Prepositions are definitely one of the trickiest parts of the English language and can be extremely frustrating to English language learners. When writing, you can take the time to double check how you use prepositions and get comfortable using the correctly with some basic rules that simplify when they are used. In this sense, time is used either related to time as it is measured on a clock, or time as it is measured on a calendar. In these circumstances, the most commonly used prepositions of time are IN, AT and ON.
So when do we use in vs. at vs. on?
|General Time||Specific Time||Specific Dates|
|Future Quantity of Time|
Let’s look at some examples…
The preposition “in” is used when looking at general chunks of time. Think of a calendar or a clock. If you are talking about a portion of the calendar or clock that is larger than its individual unit of measurement (a day or an hour/minute) you use “in.”
- Time of day: In the morning/afternoon/evening/night…
- Time of year: In Spring/Winter/Summer/Fall…
- Year: In 2016…
- Month: In May…
- Week: In the third week of May…
The exception to this description of using “in” for general chunks of time is with the example below. Notice how this use of “in” only relates to a future time. This is indicated by using the word “will.”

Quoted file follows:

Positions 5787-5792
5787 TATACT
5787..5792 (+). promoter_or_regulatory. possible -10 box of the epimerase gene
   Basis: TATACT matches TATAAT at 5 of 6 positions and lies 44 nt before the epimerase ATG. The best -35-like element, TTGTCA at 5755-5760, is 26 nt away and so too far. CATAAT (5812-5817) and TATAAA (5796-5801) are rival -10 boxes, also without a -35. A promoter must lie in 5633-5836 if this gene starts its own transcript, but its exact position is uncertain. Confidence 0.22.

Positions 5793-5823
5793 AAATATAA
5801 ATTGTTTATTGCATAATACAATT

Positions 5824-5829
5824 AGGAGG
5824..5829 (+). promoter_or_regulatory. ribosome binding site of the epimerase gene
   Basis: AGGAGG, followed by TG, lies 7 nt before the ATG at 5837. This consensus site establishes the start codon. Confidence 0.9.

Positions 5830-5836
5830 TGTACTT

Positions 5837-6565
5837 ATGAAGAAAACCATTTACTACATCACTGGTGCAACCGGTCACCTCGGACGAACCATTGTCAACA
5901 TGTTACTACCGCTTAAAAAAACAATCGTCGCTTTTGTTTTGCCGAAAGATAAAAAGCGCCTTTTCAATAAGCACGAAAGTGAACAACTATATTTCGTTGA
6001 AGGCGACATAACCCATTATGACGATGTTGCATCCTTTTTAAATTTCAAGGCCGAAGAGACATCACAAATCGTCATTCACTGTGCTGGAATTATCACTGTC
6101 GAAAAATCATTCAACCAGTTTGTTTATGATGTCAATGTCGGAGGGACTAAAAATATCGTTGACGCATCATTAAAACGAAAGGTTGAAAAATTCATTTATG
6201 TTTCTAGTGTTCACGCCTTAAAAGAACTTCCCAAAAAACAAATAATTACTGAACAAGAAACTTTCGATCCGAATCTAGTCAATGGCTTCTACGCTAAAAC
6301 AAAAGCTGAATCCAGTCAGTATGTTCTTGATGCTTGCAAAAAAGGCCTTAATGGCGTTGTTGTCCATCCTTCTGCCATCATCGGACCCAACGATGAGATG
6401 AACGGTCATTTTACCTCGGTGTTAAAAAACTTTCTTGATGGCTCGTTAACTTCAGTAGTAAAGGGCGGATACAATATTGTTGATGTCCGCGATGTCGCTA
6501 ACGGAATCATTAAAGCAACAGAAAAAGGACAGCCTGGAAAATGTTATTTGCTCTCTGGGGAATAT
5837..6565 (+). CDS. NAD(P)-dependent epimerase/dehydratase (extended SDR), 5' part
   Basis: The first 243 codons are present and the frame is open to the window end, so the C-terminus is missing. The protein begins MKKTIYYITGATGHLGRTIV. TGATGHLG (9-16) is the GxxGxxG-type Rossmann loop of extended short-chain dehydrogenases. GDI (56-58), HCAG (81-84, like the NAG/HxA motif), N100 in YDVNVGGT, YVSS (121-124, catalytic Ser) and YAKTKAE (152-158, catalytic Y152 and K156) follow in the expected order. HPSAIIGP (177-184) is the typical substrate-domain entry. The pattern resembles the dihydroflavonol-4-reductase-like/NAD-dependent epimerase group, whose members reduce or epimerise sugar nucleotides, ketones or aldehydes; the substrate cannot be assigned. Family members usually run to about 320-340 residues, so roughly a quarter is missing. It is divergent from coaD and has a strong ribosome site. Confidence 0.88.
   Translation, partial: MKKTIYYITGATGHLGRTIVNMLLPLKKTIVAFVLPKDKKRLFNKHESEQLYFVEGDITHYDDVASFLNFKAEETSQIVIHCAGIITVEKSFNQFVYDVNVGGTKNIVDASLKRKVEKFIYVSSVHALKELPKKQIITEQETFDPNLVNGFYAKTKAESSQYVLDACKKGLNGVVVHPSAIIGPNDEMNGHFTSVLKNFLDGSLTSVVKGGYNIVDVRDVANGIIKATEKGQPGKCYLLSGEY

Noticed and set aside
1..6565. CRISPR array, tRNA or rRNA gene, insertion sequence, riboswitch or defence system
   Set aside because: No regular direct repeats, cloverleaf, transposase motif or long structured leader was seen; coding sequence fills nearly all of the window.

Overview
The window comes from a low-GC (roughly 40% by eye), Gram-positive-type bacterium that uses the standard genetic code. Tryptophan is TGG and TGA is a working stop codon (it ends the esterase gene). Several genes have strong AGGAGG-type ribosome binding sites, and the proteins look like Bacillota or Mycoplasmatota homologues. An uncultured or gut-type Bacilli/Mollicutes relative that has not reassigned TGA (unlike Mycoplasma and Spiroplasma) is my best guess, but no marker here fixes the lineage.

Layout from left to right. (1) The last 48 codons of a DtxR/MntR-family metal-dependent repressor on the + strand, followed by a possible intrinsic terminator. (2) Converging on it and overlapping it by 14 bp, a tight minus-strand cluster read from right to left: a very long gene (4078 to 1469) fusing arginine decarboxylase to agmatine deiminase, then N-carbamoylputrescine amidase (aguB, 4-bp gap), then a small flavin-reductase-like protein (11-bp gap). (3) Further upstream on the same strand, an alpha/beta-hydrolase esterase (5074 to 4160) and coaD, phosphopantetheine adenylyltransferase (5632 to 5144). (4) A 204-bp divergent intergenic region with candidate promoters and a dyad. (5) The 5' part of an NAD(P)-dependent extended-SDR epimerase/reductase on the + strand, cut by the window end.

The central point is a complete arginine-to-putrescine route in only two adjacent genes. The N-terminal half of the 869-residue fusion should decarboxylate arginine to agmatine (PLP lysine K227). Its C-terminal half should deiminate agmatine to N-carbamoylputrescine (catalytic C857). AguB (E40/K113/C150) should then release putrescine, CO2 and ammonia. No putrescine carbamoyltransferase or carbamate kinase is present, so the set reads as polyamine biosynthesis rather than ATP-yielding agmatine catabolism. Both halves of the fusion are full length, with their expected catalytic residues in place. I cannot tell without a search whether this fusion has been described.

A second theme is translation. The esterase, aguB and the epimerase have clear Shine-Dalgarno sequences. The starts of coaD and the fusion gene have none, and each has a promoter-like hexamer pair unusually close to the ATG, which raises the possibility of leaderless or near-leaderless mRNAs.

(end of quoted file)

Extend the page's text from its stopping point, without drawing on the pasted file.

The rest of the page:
Future Quantity of Time
- In 5 minutes, the show will start.
- I will meet you outside your house in 3 hours.
- I will be done in a minute.
Now if you zoom in and look at time as it relates to the clock, we use “at” to talk about a specific time
- Hours: The concert starts at 7pm.
- Minutes: At 6:37am everyday, the rooster crows.
- Point in Time of Day: Cinderella had to run home at midnight.
- Activity Time of Day: We met at lunchtime to discuss the problem.
A confusing instance where both in and at can be used is with night. It is correct both to say:
- She woke up when she heard a noise in the night.
- She could not sleep because of the sound of crickets at night.
The difference is comes from when the action occurred. “In the night” is more poetic and often refers to something happening in the middle of the night at a specific instance (a noise). “At night” is then used more generally, to refer to something happening (the sound of crickets) during the whole night. This is the opposite of the usual use of in for general and at for specific.
Lastly, there is the preposition, “on,” which we use when talking about specific dates. This time, zoom in on the calendar to know when to use “on.”
- Days of the Week: On Tuesdays, she goes to English class.
- Dates: The last time she saw her cousin was on June 30th (or on the 30th of June).
- Holidays: Have you seen the big parade in New York City on St. Patrick’s Day?
Can you use all 3 in one sentence? Here are some examples:
- On Valentine’s Day, in 2005, she met her date at 6pm for dinner.
- In Spring, he went to a concert, on March 21st , at noon.
- She is going to call on Wednesday at 10pm, which is in exactly 24 hours.
Check out this dominoes game from Teach-This.com to test your understanding create some more sentences!
How do you remember the differences between in, at and on? Tell us in a comment!